If vs. Whether

The word “if” is often mistakenly used as a substitute for the word “whether.” In the olden days, say, before the twelfth century, “whether” used to mean “which of the two.” Whether is always used after prepositions and before infinitives.

Examples:
There was a big discussion about whether to complete the well at all. (after preposition)
They can’t decide whether to complete the well with an ESP or PCP. (before infinitive)

Both “if” and “whether” can be used in front of a clause that contains a subject and verb.
Example:
I don’t know if that kind of well can be completed at all.
I don’t know whether that kind of well can be completed at all.

How shall we remember this?

Use “if” to express a condition.
Example: We’re going to complete this well with an ESP if it produces any water.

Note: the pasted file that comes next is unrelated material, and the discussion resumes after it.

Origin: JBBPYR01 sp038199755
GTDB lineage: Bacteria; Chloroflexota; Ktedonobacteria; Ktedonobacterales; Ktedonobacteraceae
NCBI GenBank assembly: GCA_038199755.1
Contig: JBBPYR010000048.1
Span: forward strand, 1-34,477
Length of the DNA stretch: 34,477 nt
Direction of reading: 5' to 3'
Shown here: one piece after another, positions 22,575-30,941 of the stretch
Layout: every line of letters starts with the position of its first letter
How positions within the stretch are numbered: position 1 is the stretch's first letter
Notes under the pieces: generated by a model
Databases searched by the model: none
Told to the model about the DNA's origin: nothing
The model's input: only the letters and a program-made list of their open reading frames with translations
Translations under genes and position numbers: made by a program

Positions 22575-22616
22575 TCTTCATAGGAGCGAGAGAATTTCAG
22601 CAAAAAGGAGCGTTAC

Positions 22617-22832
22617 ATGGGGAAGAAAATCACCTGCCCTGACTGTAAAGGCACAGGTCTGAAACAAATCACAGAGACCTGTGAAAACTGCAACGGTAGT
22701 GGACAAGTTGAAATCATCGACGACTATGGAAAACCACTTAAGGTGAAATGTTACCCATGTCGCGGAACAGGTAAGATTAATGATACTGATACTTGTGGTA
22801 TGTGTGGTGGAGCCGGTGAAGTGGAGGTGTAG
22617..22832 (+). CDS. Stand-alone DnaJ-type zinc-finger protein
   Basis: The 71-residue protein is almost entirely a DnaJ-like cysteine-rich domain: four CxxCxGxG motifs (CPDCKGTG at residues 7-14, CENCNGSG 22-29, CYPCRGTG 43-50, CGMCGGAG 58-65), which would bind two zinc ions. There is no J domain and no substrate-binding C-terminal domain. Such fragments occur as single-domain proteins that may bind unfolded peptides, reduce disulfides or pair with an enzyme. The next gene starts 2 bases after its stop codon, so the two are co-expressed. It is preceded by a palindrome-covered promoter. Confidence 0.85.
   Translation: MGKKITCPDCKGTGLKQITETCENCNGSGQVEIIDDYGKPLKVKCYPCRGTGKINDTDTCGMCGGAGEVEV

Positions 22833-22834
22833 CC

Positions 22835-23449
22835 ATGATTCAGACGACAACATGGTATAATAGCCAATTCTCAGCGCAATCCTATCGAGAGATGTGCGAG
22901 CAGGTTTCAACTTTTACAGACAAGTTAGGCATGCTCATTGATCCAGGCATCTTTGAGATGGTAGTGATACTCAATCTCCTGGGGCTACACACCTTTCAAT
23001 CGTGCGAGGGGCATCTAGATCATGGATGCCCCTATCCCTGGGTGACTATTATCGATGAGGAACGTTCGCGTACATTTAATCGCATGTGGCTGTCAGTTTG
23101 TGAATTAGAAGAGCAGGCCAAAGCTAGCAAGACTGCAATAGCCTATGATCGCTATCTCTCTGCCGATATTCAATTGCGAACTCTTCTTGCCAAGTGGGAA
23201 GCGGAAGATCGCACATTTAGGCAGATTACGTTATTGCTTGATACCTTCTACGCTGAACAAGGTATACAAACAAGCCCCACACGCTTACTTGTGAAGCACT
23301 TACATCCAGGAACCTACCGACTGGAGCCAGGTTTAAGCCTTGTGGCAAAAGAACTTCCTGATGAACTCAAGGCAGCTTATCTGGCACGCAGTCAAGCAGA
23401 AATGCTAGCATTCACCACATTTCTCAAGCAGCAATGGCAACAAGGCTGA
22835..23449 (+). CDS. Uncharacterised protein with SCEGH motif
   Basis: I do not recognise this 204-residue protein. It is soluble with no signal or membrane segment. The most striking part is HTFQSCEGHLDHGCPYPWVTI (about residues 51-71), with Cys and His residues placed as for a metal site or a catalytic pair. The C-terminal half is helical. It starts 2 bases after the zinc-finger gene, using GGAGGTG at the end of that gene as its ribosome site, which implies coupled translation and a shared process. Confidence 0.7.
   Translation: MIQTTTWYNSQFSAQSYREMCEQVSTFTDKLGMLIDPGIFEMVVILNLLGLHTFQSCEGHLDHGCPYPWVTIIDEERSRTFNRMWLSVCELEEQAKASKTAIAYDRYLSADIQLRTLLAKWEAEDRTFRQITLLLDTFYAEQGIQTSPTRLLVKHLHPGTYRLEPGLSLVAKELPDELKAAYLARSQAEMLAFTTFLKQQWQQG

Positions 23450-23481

Use “whether” to express alternatives. (Note: sometimes the “or not” option is implied.)
Examples:
We’re going to complete this well with an ESP whether it produces water or not.
I’m not sure whether we’ll have time. (or not)

———————————–
Funny Poem of the Day: (note the subjunctive verb tense)

Whether the weather be cold,
Or whether the weather be hot,
Whatever the weather
We’ll weather the weather,
Whether we like it or not.

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